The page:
EJC wrote:calcium it is then.
I would be inclined to buy a calcium that also has magnesium and zinc, though I can't find anything indicating they would be particularly useful as far as vitamin D in MS.
EJC wrote:calcium it is then.
EJC wrote:calcium it is then.
NZer1 wrote:Ed I understand the logic you are putting in here, the difference is that as Franz Schelling and others have found we have the added factor of hydraulicing blood flow.
If the hydraulic effect wasn't present then we would have a much simpler picture, or then again maybe that exists in other diseases, they haven't been looked at in this way before.
Therefore a concept layout;
The breach of the BBB is a 'primary' effect and we are looking for the causes.
The pumping effect (CCSVI/Reflux/back jets) that cause the breach of the BBB are a primary issue.
An infection that causes the breach of the BBB is also a primary effect.
The weakening of the BBB by for instance the 'Vit D' effect is also a primary effect.
Hereditary and Geographical effect is also required.
Diet, exercise, stress and smoking are possibly secondary compounding effects, rather than primary.
NZer1 wrote: "From; CCSVI in New Zealand (Me)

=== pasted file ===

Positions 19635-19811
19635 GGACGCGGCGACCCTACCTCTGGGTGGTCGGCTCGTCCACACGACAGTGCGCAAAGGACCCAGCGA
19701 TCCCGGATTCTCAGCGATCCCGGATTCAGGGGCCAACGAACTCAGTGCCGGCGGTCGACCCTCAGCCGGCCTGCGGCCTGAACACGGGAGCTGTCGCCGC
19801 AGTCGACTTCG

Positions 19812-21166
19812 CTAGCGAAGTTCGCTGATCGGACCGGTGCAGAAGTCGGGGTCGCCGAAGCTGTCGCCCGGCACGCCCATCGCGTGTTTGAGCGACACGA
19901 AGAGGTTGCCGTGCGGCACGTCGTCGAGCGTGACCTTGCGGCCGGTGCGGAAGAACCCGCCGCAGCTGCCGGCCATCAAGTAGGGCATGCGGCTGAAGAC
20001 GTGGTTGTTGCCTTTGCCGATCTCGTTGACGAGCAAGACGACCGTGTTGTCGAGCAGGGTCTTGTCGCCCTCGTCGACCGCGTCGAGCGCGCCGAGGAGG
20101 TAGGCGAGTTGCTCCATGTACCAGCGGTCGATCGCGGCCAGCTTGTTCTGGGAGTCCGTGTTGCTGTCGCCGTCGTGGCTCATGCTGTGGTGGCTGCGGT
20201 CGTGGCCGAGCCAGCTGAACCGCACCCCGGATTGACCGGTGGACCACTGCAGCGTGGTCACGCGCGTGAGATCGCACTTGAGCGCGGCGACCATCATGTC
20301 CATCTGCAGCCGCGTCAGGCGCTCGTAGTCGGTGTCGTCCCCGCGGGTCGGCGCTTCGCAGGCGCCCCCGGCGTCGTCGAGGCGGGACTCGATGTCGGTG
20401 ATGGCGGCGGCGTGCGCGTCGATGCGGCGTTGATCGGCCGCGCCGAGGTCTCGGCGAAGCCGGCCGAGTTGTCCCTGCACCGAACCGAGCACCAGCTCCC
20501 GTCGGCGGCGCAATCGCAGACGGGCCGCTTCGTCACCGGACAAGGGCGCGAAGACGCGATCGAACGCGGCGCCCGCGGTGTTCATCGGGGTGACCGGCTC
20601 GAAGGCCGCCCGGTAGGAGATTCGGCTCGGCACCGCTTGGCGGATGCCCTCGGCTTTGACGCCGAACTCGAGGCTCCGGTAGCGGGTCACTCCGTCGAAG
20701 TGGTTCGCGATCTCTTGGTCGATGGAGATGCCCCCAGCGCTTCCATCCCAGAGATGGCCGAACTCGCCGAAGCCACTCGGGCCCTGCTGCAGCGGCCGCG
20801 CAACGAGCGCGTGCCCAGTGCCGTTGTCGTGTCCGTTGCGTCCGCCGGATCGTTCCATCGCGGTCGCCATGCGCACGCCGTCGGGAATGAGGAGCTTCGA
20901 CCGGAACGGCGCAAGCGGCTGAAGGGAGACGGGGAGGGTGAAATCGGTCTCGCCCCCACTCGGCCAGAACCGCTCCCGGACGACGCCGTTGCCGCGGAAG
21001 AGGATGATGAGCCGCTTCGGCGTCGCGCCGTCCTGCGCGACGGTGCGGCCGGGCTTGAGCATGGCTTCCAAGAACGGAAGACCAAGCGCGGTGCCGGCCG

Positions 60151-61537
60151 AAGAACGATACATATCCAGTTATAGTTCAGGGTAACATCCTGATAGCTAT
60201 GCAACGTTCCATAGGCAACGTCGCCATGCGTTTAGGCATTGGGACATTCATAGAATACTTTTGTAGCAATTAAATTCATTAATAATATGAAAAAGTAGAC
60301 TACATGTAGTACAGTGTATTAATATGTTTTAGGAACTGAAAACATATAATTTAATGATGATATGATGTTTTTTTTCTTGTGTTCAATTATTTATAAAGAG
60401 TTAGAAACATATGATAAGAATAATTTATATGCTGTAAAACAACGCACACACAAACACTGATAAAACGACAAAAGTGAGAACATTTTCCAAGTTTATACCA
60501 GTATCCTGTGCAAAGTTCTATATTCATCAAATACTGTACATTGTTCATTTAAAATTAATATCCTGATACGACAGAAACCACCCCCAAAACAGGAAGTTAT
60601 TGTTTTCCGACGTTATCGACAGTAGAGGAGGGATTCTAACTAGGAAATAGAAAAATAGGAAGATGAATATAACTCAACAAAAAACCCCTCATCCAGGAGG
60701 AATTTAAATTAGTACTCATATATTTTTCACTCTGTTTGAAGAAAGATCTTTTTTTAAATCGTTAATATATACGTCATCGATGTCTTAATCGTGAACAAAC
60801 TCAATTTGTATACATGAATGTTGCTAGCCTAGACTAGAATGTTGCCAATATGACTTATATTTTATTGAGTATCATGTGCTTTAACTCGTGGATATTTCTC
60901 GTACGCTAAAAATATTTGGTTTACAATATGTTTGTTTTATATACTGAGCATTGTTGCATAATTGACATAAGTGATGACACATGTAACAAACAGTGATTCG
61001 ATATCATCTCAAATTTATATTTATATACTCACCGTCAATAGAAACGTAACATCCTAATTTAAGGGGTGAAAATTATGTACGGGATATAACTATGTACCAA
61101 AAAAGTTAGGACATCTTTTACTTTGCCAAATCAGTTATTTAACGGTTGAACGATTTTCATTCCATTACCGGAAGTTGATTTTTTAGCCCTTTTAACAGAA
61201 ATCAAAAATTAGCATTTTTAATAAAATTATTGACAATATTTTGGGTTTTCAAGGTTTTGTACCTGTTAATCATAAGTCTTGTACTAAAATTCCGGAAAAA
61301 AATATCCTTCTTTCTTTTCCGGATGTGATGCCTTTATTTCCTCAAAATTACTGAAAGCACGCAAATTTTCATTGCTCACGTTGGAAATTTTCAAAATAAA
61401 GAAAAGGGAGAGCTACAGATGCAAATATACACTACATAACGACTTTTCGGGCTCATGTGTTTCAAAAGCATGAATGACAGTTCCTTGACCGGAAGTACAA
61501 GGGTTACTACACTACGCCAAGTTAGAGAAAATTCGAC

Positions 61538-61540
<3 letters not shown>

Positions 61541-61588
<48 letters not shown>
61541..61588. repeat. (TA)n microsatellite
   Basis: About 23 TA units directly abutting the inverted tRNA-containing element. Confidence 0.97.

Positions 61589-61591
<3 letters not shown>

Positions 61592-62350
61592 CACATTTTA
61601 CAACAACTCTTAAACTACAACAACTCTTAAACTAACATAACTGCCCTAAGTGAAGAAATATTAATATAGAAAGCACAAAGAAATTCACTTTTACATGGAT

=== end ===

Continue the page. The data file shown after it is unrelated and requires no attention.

The hypothalamic-pituitary-adrenal axis and the sympathetic nervous system
http://www.envita.com/lyme-disease/fina ... e-disease/
Idiopathic disease is defined as one that develops without any apparent or known causes. That is the term used for fibromyalgia, autoimmune diseases, including Lupus and Chronic Fatigue Syndrome.
From; CCSVI in New Zealand (Me again!)
(Medical Xpress)—Research led by Queen Mary, University of London, has opened up the possibility that drug therapies may one day be able to restore the integrity of the blood-brain barrier, potentially slowing or even reversing the progression of diseases like multiple sclerosis (MS). The study, funded by the Wellcome Trust, is published in Proceedings of the National Academy of Sciences.
Squeakycat wrote: We have no idea how much vitamin D is needed by someone with MS or how that varies with the course of the disease. It could turn out to be very little, or it could turn out to be a lot. It would be nice if the different trials tested this. It seems rather easy to test.
MarkW wrote:Ther Adv Neurol Disord. 2012 Jul;5(4):187-98.
Relationship between 25-OH-D serum level and relapse rate in multiple sclerosis patients before and after vitamin D supplementation.
Pierrot-Deseilligny C, Rivaud-Péchoux S, Clerson P, de Paz R, Souberbielle JC.
Service de Neurologie 1, Hôpital de la Salpêtrière, Assistance Publique-Hôpitaux de Paris, Université Pierre et Marie Curie (Paris VI), Paris, France.
Vitamin D could play a protective role in multiple sclerosis.